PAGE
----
28. Hi, and sorry if my english is bad. I wish to ask. What can I do to rcveiee your autographed photo? If I have to send a fanletter to you, will you let me know an address for you in Australia. Please, it will make me so proud if I’m the lucky one.Have a nice day michelleYours sincerelyAnni Pia Jensen

  29. If you hate it here so much why don’t you just leave?

  30. Love the song, classic Five Iron. You guys haven’t changed a bit, and I thank you. I too am one of those who is just realizing, at 23, just how much FIF shaped my worldview as a kid and teenager (that is, not-necessarily-patriotic-but-rather-…Christotic?).

    As for the comments on the lyrics and Reese’s explanation, you guys are putting the lyricist in a tough position. Do we not realize that song writers themselves, as artists, don’t even know what the crap they’re really trying to say? Or if they do, it’s not as clearly defined as any particular political stance. I think about the song “Jeremy” by Pearl Jam. Was Eddie Vedder trying to say that bullying always leads to a kid shooting his school up? No. He was just pointing out an outlier that shouldn’t be disqualified. That’s what good artists do.

    Is this song a criticism of fearful, hypocritical, historical-revisionist conservatives? Sure, it seems to be so. But I don’t think Reese is calling for Marx to be added to Mt. Rushmore. It seems that he is simply pointing out some serious flaws in the historiography and world-views of right wing conservatives who call themselves Christians. Namely, that they (or I could personally say “we”) cling to a version of America that boasts of its “Christian roots” while neglecting that to some degree our ancestors paved their way here by genocide (mostly unintentional, but some intentional), that Abe Lincoln didn’t give a darn about the social standing of black folks, that many of our Christian brethren were having their colored neighbors sippin out of a crummy water fountain not too many years ago, and that they use those “Christian roots” to defend many fearful and reactionary attitudes today. Again, I think Reese, as a Christian, is concerned with the worldviews of his fellow Christians (many of whom, because of the very nature of our political system, are plopped into the Right-wing category). And I think his point, if he has one, is that Christians should forget all that stuff! Jesus wasn’t American in the first place! If you knew your true American history, and you knew the gospels, that would be plain enough. The name of Jesus isn’t a catchphrase for any political ideology, policy or fear; it’s the name of the King. And Christians should stop belittling Him by USING his name.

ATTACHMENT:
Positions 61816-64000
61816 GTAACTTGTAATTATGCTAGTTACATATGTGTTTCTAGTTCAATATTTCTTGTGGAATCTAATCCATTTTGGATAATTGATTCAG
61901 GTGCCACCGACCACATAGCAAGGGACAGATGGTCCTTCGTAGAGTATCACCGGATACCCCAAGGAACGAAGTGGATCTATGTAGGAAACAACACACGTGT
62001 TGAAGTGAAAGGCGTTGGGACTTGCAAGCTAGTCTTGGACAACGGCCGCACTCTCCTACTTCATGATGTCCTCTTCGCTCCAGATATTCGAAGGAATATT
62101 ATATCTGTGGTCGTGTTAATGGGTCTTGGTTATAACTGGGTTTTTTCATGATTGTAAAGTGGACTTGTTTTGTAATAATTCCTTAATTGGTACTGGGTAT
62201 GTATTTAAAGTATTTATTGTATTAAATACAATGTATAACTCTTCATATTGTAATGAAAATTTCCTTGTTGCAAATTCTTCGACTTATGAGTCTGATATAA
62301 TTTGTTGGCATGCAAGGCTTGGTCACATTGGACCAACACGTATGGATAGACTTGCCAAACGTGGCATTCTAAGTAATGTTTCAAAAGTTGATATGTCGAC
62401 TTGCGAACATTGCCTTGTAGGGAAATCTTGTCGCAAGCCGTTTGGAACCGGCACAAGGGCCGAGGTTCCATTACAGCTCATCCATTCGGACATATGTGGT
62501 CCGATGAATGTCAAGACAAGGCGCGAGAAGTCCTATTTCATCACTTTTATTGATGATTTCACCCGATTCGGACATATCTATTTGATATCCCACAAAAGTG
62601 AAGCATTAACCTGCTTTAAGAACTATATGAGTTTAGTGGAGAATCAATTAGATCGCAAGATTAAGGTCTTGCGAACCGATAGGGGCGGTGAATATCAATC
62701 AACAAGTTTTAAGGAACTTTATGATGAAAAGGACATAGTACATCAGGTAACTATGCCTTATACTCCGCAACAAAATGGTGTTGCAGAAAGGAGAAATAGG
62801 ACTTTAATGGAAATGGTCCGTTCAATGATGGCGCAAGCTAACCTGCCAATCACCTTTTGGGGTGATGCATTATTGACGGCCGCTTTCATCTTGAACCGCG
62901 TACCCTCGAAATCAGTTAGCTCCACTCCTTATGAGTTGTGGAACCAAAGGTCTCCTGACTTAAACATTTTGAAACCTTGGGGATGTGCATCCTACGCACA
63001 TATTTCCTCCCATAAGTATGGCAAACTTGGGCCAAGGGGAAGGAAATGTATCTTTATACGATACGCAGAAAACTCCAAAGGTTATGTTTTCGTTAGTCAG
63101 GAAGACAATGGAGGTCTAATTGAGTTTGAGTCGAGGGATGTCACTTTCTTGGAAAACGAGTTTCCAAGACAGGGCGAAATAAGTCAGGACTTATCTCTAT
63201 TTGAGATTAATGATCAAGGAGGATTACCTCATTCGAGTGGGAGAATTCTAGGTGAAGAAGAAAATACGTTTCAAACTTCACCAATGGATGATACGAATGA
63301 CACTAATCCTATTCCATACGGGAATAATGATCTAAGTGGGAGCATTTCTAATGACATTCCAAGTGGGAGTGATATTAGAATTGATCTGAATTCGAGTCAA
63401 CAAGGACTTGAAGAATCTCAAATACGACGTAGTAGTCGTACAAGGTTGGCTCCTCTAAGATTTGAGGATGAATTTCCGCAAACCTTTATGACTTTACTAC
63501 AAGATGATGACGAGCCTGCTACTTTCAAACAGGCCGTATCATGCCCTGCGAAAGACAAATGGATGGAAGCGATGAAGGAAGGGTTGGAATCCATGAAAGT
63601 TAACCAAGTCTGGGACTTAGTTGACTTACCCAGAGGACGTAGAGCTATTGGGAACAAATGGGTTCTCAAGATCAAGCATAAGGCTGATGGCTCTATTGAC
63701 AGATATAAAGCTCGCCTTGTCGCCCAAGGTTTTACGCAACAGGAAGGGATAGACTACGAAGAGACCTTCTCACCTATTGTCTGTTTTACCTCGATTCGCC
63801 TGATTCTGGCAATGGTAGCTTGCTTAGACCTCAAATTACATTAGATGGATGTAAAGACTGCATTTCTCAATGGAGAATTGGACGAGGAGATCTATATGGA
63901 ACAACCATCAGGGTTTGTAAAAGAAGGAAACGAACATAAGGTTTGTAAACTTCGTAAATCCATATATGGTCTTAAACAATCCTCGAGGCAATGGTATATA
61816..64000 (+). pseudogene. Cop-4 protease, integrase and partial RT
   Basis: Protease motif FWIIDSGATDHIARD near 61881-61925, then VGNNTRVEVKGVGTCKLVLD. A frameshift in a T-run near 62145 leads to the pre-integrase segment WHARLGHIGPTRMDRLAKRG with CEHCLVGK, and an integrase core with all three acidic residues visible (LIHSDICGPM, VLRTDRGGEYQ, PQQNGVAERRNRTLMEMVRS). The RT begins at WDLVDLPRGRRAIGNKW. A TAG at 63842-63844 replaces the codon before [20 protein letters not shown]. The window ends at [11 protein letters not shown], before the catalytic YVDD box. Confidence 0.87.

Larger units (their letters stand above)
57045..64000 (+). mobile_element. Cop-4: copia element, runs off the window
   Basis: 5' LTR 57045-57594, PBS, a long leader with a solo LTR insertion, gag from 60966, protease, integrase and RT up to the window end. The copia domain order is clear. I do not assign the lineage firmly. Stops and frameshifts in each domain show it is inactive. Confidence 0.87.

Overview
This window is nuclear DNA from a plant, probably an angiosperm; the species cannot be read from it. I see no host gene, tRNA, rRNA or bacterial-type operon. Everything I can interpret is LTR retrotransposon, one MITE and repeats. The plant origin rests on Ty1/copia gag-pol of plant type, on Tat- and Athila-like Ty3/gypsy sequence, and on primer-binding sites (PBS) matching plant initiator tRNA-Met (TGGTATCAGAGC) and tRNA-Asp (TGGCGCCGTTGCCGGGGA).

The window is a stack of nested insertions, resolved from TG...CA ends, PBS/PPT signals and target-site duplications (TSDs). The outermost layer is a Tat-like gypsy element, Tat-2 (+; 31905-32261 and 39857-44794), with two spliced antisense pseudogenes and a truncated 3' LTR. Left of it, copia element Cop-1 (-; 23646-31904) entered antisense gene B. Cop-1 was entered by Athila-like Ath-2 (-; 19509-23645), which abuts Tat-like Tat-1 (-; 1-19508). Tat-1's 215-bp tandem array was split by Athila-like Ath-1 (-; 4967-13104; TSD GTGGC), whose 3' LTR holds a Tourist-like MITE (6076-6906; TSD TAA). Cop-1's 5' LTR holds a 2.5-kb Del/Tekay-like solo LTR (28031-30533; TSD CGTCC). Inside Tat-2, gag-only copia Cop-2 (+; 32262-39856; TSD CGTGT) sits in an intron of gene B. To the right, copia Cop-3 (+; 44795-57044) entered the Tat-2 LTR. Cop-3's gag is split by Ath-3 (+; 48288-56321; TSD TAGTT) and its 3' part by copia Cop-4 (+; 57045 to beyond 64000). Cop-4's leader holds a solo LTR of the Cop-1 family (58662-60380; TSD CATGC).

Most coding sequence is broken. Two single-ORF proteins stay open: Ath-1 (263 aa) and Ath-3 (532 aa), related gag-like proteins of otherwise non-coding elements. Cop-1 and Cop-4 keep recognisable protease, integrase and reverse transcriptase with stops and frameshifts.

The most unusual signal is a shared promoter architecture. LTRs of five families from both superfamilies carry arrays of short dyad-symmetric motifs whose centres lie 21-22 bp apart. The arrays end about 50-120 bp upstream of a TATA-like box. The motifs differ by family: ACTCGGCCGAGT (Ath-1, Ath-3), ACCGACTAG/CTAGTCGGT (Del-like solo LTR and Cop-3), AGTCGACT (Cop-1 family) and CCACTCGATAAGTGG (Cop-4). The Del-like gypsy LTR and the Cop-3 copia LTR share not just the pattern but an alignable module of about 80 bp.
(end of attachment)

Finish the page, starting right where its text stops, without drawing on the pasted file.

But, if I’m wrong and Reese is espousing “social welfare” or whatever, then I don’t know what to make of it.

    Also, I don’t agree that we should separate Jesus from our politics. That would compartmentalize the First Born of all creation, through whom and for whom are all things, including politics– even if they are corrupt. But I do agree that His name shouldn’t be USED to promote ill-conceived notions that don’t accord with who He really was/is or what He taught.

    • Also also, I know that I have read the video into the lyrics a lot, which I realize is breaking the golden rule of the post-alternative music-video industry. However, the video seemed to complement the spirit of the lyrics.